Al Qaeda in Yemen: No Evidence Terror Group Behind Paris Attacks
Al Qaeda in Yemen: No Evidence Terror Group Behind Paris Attacks

Al Qaeda in Yemen has taken credit for the terror attacks in Paris that left 20 people dead, but there’s no evidence that the group actually had any hand in the attack.

Nasr al-Ansi, a militant commander, made the claim in a video released this week, but the Christian Science Monitor says there’s no evidence that the group did.

“The group, also known as Al Qaeda in Yemen, has been heavily involved in attempted attacks on the West, so it would has an incentive to make a false claim. Its attempts in recent years at spectacular attacks on the West, including a foiled attempt to smuggle bombs onto cargo planes bound for Europe and the US, have all failed,” it reported.

“And its star has been eclipsed among fans of jihad by the so-called Islamic State, which has built a powerful army in Iraq and Syria and has been hogging the limelight with videotaped murders of captives and enslavement of captured minorities.”

Cherif and Said Kouachi, who police say were the gunmen at the Charlie Hebdo offices who killed 12, pledged loyalty to Al Qaeda in the Arabian Peninsula (AQAP) before their deaths.

Amedy Coulibaly, who killed others at a Jewish-owned supermarket, said he was aligned with ISIS.

Al-Ansi claims AQAP financed the operation, formed the plan, chose the target, and chose the leader. He also claimed that Anwar al-Awlaki, who was killed in a US airstrike in September 2011, helped plan the attack. While it’s possible that al-Awlaki’s teaching inspired the brothers, or that the brothers met al-Awlaki–as an unnamed Yemeni official told Reuters and Cherif himself said in an interview before his deeath–there’s no evidence of any contact between the Kouachis and AQAP.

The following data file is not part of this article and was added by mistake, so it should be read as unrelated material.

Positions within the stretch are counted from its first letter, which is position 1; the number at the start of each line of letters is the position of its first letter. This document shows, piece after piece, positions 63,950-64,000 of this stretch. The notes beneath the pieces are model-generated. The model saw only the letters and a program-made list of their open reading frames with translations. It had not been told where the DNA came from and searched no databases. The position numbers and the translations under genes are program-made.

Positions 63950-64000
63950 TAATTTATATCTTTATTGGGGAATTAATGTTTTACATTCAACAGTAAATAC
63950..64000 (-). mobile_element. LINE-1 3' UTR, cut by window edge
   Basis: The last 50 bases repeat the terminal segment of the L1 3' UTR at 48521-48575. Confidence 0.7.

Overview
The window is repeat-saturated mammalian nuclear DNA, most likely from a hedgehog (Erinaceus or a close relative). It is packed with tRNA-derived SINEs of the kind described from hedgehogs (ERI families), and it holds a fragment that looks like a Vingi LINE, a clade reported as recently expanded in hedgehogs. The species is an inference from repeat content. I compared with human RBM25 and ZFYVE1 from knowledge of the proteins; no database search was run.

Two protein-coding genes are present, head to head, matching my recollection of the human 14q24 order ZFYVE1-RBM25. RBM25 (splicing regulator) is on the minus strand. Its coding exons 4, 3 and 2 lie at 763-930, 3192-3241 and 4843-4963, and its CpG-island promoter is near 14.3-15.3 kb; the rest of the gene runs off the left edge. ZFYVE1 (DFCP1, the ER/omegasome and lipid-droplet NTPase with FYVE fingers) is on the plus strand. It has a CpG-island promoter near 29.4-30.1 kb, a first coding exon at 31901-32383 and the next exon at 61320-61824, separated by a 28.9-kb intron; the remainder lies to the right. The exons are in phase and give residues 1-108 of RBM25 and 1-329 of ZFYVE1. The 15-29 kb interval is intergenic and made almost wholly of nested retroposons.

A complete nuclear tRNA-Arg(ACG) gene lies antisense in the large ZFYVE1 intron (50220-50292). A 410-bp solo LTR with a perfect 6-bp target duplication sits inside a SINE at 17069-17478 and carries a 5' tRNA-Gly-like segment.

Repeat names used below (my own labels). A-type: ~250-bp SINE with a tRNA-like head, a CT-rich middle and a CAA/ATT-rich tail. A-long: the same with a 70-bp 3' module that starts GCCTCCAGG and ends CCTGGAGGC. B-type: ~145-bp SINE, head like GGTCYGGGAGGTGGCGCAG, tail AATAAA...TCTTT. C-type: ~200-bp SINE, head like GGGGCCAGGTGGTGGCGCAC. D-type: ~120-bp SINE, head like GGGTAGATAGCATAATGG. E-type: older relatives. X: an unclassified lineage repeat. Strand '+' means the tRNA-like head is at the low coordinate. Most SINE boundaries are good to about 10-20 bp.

Further, the fact that Coulibaly was involved damages the terror group’s claims of involvement. He not only pledged allegiance to ISIS, but was also a career criminal. 

A woman reacts at the site of the attack on a kosher market in Paris, France, Saturday, Jan. 10, 2015. What started as a hunt for two terror suspects took on an even graver focus Friday as French police grappled with a potential terrorist cell. The suspects knew each other, had been linked to previous terrorist activities, and one had fought or trained with Al Qaida in Yemen. (AP Photo/Peter Dejong)
A woman reacts at the site of the attack on a kosher market in Paris, France, Saturday, Jan. 10, 2015. (AP Photo/Peter Dejong)

 

Sajjan Gohel, who teaches Islamic politics at the London School of Economics, said that the fact that the Kouachis and Coulibaly pledged allegiance to different groups indicated that the men operated independently of the groups.

“It’s almost as if they made the decision to make the plot synchronized rather than get permission from the groups’ leaders abroad,” Gohel told Bloomberg. “It’s a very unusual plot because it has many different dynamics to it. It’s a new style of terrorism we are potentially witnessing now.”

Matthew Henman, head of IHS Jane’s Terrorism and Insurgency Centre in London, noted that the arrangement may have been more complex then one group arranging the operation. 

“Enemies at the macro level, their supporters have cooperated on the micro level on the battlefields of Syria and Iraq,” he said of Al-Qaeda and ISIS.

“The Paris assailants probably drew “on personal networks and affiliations which transcend affiliation to a specific organization,” he said.

One Western source even told Reuters that al-Ansi is an Al Qaeda hawk reputed to have advocated a merger with the even more hardline Islamic State.

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